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Southern English Grammar

Grammar includes the following aspects of language:<


(*) indicates that this pattern is also found in African American English grammar<


1. *The negative marker ain’t is commonly used by a variety of English speakers, including frequent use by Southern English speakers. Ain’t derives from the older form amn’t (am not). Today, in addition to amn’t/am not, ain’t may mean isn’t, aren’t, hasn’t, haven’t, or didn’t.

2. *Regularization is a common pattern in dialects and languages; it refers to when a word takes on a more regular pattern. For example, the verbs is and was are also made regular, so that is is for all subjects except for I, and was is used for all subjects.

Example Meaning in School English<
Do they know what context clues is? Do they know what context clues are?

In some areas of the South, like the Outer Banks, the negative form weren’t is regularized to be used for all subjects. Click here for a lesson plan on weren’t regularization.

Present Tense
I am/ I'm right
You is right
S/he is right
We is right
They is right
Past Tense
Positive Negative (used on the Outer Banks
I was right I weren't right
You was right You weren't right
S/he was right S/he weren't right
We was right We weren't right
They was right They weren't right


3. *In many verbs, other varieties of English distinguish between past tense (e.g drank, took, went, saw) and past participle (e.g. drunk, taken, gone, seen). This distinction is not always made in Southern English, showing another kind of regularization. The past and past participle have the same form.

Example Meaning in School English
Past Participle
We get to talk to people we haven't saw in a long time We get to talk to people we haven't seen in a long time
Past Tense
The biggest hotel I ever seen The biggest hotel I ever saw


4. *The future tense in Southern English may use gon instead of gonna/going to, and fixin’ to instead of about to.

Example Meaning in School English
We're gon be doing word study We're going to be doing word study

5. *The word done used with verbs means “already” or “just”. Done implies that the verb is completed. Linguists call this resultant done.

Example Meaning in School English
You done ran You have already run/ You have just run


6. Modal verbs are words like may, might, can, could, should, would, must, and used to. In many Southern English varieties, speakers may use two modal verbs in a row, or double modals for combinations such as might can, might could, and used to could. Often, double modals serve to make a request or suggestion more polite. In their book, Charity Hudley and Mallinson give the following example.

Double Modal One Modal
I wonder if we might could get a copy of last year’s test? I wonder if we could get a copy of last year’s test?/Could we get a copy of last year’s test?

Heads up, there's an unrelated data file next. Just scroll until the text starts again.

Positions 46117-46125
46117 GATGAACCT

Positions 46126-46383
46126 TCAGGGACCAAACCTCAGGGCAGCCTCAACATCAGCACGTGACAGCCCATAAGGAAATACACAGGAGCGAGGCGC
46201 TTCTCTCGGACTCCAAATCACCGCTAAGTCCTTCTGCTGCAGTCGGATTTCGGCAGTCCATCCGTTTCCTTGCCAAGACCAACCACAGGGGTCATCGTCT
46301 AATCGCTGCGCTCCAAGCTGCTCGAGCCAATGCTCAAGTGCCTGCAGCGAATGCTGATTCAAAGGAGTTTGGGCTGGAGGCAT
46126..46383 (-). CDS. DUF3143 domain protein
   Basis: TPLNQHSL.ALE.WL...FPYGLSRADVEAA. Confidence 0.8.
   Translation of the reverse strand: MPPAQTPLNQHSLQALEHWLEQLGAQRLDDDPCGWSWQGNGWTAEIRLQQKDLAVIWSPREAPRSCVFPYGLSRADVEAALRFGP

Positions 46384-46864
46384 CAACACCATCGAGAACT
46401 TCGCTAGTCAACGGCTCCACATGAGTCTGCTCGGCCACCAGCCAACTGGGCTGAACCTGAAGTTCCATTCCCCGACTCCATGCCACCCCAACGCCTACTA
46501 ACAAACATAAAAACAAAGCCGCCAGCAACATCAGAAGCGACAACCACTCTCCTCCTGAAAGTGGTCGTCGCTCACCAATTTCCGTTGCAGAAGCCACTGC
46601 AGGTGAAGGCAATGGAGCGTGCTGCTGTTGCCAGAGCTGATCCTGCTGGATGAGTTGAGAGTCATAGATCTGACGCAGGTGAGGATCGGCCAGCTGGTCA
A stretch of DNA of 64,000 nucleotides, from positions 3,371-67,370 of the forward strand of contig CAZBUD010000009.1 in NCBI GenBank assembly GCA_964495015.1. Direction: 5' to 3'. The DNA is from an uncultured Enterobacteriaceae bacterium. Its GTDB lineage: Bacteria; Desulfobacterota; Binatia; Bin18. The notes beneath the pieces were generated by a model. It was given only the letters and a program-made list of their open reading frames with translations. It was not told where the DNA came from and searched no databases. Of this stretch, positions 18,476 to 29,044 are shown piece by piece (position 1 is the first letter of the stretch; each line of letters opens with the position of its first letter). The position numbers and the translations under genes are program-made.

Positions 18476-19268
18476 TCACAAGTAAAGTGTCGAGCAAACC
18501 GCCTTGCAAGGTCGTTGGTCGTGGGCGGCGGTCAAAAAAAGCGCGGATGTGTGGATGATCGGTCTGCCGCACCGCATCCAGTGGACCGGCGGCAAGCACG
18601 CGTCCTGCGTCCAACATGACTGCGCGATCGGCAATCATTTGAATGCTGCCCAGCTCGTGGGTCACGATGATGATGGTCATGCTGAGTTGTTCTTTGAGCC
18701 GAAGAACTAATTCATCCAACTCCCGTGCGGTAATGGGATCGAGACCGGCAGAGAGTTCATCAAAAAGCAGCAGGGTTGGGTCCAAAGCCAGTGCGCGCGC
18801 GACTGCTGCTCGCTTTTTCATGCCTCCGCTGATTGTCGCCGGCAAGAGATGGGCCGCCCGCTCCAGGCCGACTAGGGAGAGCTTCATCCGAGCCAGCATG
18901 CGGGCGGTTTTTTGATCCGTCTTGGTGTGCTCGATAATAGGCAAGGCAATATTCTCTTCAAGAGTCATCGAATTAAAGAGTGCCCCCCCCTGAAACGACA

The double modal might could helps take the edge off the request, and thus is a way of sounding more polite in Southern English.


1. As Charity Hudley and Mallinson (forthcoming) explain it, “perhaps no one word embodies this region quite like y’all does.” Y’all fills a gap in the pattern of pronouns. Standard English does not distinguish between singular and plural you, so the use of Southern English y’all for the plural helps to relieve some of the confusion between these two meanings.


2. Southern English does not always the plural –s with measurement nouns that occur with numbers or with other words that mark the plural such as many or lots.

Example Meaning in School English
It’s about six mile up the road It’s about six miles up the road
There are lots of gallon of water There are lots of gallons of water

Click here for a lesson plan involving this plural pattern.<


3. *Regularization is also found in some pronoun patterns. For example, reflexive pronouns are made to follow a more regular pattern, so that each uses the possessive adjective form + self.

Reflexive Pronouns
AAE School English
myself myself
yourself yourself
herself herself
hisself himself
ourself ourselves
theirself themselves


*Similar to many languages other than English (Latin, Spanish, French, Russian) Southern English uses negative agreement. In fact, even older versions of Standard English used negative agreement. Negative agreement means that when a sentence is negative, all its words are negative that can be. This usually means verbs (made negative with don't, didn't, isn't, wasn't, etc.) and pronouns (nobody, no one, nothing).

Example Meaning in School English
Don't know nobody, and don't want to know nobody, and don't care about nobody Don't know anybody, and don't want to know anybody, and don't care about anybody